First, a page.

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Critical Pedagogy, Sexuality Education and Young People

Issues about Democracy and Active Citizenry


Edited By Fida Sanjakdar and Andrew Kam-Tuck Yip

Critical Pedagogy, Sexuality Education and Young People presents cutting-edge empirical and theoretical research on the role of critical pedagogy in transforming sexuality education. Featuring the work of scholars from around the globe, including the US, the UK, Canada, Australia, New Zealand, Argentina and Finland, this unique collection of work expands the meaning of pedagogy in the field of sexuality education by augmenting young people’s voices and agency, and by emphasizing a democratic and civic focus. This volume identifies and interrogates theoretical frameworks based on critical theory and critical pedagogical discourses, cross-cultural studies and critical literacy to offer new ways to conceptualize critical pedagogy in sexuality education. Many of the practical classroom applications presented will engage educators and classroom teachers in the areas of curriculum design, classroom pedagogies and institutional reform. They can also be applied to the formulation and implementation of more effective policies for sexuality education involving schools, community groups and students. The chapters in this volume interrogate texts, institutions, social relations and ideologies impacting contemporary sexuality education policies and pedagogical practices, prompting a consideration of alternative models of sexuality education for today’s globalized age.

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2. Sex Education in Argentina: Ideological Tensions and Critical Challenges (Eduardo Mattio / Juan Marco Vaggione)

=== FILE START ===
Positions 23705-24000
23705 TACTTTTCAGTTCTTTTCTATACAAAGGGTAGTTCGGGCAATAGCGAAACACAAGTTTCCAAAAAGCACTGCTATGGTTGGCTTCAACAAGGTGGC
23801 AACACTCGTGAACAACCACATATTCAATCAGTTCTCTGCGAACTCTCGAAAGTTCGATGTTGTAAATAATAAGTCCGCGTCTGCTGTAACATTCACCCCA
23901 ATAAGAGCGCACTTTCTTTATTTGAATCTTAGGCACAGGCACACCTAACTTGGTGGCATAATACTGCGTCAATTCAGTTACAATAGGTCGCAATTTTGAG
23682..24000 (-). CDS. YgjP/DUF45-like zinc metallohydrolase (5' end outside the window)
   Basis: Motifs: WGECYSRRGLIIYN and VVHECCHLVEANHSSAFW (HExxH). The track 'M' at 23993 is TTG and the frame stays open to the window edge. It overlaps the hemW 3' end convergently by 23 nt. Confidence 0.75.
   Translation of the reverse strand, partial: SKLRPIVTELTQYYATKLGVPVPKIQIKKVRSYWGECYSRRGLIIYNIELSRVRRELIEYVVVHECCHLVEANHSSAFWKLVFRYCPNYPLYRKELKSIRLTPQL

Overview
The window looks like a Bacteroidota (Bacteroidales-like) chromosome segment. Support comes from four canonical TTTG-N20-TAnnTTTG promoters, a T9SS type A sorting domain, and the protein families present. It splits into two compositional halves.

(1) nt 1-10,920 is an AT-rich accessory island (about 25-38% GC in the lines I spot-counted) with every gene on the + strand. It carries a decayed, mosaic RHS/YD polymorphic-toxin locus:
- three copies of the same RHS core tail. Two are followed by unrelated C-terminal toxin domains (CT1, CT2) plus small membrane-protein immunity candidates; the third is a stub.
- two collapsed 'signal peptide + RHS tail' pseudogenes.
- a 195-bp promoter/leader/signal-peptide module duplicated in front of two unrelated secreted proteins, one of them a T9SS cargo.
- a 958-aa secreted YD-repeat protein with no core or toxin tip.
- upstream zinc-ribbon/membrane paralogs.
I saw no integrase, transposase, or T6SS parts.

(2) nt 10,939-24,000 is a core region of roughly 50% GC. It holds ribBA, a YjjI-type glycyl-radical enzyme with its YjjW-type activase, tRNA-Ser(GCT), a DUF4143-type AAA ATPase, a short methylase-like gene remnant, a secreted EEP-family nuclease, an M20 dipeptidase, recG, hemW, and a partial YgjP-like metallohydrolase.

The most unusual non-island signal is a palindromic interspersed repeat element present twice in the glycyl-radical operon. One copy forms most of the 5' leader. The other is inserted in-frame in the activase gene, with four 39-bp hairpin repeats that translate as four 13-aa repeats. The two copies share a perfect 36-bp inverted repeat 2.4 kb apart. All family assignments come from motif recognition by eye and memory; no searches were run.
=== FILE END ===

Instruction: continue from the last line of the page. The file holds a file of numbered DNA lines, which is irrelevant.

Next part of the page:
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2. Sex Education in Argentina: Ideological Tensions and Critical Challenges


Sex Education as a Right

In the last years, Argentina, together with different countries in Latin America, has begun to change a set of legislation, which entails an expansion of citizen rights associated with sexuality. After decades of activism on the part of feminist movements and the LGTB collective, laws have been changed and court rulings have been issued, changing, considerably, the formal status of sexual and reproductive rights in the country (Jones, Figari, & Barrón López, 2012). In particular, in the 21st century, different legal reform processes have taken place which, among other matters, widely promote the sexual and reproductive rights of several sectors in the population, guarantee equal rights to same-sex couples and families (Vaggione, 2011), or recognize, without pathologizing mediations, self-perceived gender identities (De Mauro Rucovsky, 2015).

Among the main issues related to the sexualization of citizenship, the readjustments and displacements involved in the recognition of sex education as a right are worth highlighting. Although there exist different precedents, at both a provincial level and a national level (Esquivel, 2013), the creation of the ‘Programa Nacional de Educación Sexual Integral’ (National Program on Comprehensive Sex Education, ESI, by its Spanish acronym), in 2006 (Law # 26,150) stands out as a crucial moment regarding the new articulation between the state and sexuality.1 This...

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